Authored by: Ram Wadehra, DO, FACC, Cardiologist

If you’re like many Americans, you probably carry some extra pounds around the middle. OK, probably a lot.

More than two-thirds of American adults are either overweight or obese. Being obese increases your risk for a number of health problems, including heart disease, stroke and type 2 diabetes.

“Obesity is not just a cosmetic problem,” said Lourdes cardiologist Ram Wadehra, DO, FACC. “These extra pounds are harming your heart, even if there are no outward symptoms.”

Extra Large, Extra Work
When you gain weight, your heart has to pump more blood to meet the body’s needs. This increases blood pressure, which over time can cause the arteries to become thick and stiff. Plaque builds up inside the artery, further blocking blood flow and raising the risk for chest pain, heart attack, stroke, kidney failure and other problems.

“Obese people are at particular risk for coronary artery disease,” said Dr. Wadehra. “They often have higher levels of triglycerides and LDL, or ‘bad,’ cholesterol, which clog the arteries.”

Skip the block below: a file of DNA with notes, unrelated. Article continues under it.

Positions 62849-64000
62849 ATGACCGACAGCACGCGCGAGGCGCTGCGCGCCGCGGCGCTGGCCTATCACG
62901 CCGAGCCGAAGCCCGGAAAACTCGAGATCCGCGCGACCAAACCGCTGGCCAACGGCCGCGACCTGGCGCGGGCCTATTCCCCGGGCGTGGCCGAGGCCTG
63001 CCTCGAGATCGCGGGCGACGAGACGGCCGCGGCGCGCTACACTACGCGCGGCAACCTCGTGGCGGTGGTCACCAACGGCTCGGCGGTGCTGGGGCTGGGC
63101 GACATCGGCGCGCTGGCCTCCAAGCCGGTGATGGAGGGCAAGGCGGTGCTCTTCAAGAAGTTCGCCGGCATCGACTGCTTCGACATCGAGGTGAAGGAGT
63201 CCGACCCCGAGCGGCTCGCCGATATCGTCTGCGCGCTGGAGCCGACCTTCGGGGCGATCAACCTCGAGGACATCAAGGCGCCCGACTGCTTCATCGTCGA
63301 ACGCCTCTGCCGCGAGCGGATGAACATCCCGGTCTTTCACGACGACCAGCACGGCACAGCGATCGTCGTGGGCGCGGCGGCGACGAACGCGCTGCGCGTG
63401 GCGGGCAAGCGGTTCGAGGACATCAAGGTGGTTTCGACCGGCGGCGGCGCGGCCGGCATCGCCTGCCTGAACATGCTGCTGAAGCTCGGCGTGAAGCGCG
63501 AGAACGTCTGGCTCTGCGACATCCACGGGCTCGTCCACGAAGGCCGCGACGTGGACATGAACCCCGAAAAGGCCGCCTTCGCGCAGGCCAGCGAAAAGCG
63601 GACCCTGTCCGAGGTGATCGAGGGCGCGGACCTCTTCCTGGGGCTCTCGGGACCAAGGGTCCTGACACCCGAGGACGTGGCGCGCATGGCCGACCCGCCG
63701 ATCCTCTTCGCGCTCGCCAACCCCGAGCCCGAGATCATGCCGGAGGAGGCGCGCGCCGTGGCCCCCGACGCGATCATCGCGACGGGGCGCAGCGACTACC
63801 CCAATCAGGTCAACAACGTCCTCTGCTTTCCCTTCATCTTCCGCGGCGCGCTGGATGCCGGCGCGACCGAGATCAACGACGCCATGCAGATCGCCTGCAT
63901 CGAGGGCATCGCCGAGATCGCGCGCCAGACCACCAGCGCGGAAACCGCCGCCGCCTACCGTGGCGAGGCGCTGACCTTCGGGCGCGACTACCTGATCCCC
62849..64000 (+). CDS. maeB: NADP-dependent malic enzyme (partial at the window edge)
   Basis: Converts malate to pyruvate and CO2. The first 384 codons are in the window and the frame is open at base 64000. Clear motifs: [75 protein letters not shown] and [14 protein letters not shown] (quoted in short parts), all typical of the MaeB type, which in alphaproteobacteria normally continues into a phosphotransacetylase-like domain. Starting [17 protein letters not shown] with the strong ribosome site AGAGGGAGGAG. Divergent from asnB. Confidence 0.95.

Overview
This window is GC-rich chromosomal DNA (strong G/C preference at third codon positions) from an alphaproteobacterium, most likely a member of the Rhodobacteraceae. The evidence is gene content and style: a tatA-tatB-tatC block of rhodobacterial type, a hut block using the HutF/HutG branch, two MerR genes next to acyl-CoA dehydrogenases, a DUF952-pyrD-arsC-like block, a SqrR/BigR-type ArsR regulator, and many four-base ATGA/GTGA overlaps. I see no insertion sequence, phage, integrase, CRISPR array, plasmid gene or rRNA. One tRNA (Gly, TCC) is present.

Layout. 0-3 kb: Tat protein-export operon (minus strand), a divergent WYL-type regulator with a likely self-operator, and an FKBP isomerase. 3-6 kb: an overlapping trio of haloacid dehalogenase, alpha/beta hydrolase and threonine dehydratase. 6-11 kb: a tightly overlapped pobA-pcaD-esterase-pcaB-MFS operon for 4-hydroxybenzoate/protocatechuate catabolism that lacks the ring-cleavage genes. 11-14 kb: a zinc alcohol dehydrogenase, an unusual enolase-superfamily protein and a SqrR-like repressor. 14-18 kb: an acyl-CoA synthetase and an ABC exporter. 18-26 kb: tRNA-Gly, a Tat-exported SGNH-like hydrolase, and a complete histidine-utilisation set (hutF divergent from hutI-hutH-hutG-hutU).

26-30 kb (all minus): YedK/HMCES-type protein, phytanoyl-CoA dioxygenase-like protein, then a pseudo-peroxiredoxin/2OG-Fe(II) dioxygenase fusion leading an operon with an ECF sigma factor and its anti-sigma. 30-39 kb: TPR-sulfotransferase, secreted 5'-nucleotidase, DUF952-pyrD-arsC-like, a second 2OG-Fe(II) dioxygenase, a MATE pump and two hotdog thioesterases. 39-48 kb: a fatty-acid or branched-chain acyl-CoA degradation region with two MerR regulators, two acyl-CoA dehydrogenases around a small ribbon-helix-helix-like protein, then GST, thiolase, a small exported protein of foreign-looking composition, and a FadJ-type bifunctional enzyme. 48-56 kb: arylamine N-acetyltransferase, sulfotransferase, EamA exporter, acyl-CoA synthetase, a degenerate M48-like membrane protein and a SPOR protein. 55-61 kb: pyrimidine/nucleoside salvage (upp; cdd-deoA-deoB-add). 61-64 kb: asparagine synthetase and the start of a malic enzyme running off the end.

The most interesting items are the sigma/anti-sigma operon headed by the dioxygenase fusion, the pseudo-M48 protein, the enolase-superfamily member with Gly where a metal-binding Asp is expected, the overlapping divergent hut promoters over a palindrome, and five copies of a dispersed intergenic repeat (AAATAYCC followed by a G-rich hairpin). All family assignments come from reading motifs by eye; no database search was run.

Eventually, the strain on the heart caused by high blood pressure may cause the heart to grow larger, weaken and work less efficiently.

Diabetes
Diabetes occurs when the body either doesn’t make or can’t use the hormone insulin properly to control blood sugar (glucose).

“When you’re heavy, your body can’t respond as well to the signals insulin sends. Your liver continues producing glucose, but your muscle and fat cells stop absorbing it to convert into energy, leaving excess in your bloodstream,” said Dr. Wadehra. “These high levels damage your heart, blood vessels and other organs.”

Additionally, one-third of obese Americans have metabolic syndrome, a group of risk factors that greatly raise heart disease risk. These include a large waistline; high triglyceride, blood pressure and glucose levels; and low HDL, or “good,” cholesterol.

Protect Your Heart
A recent study found that obese people who lost just 5 percent of their weight saw improvements in blood pressure, cholesterol and blood sugar levels. To help guard your heart:

• Minimize sugar-laden drinks and carbohydrates in your diet. These foods cause spikes in insulin levels and promote fat storage in your body.
• Eat a diet of fruits and vegetables, lean and responsibly raised proteins.
• Routine exercise will help improve your energy, body shape and muscle tone.

“Talk with your doctor about how you can remove a heavy burden from your body, and your heart,” said Dr. Wadehra.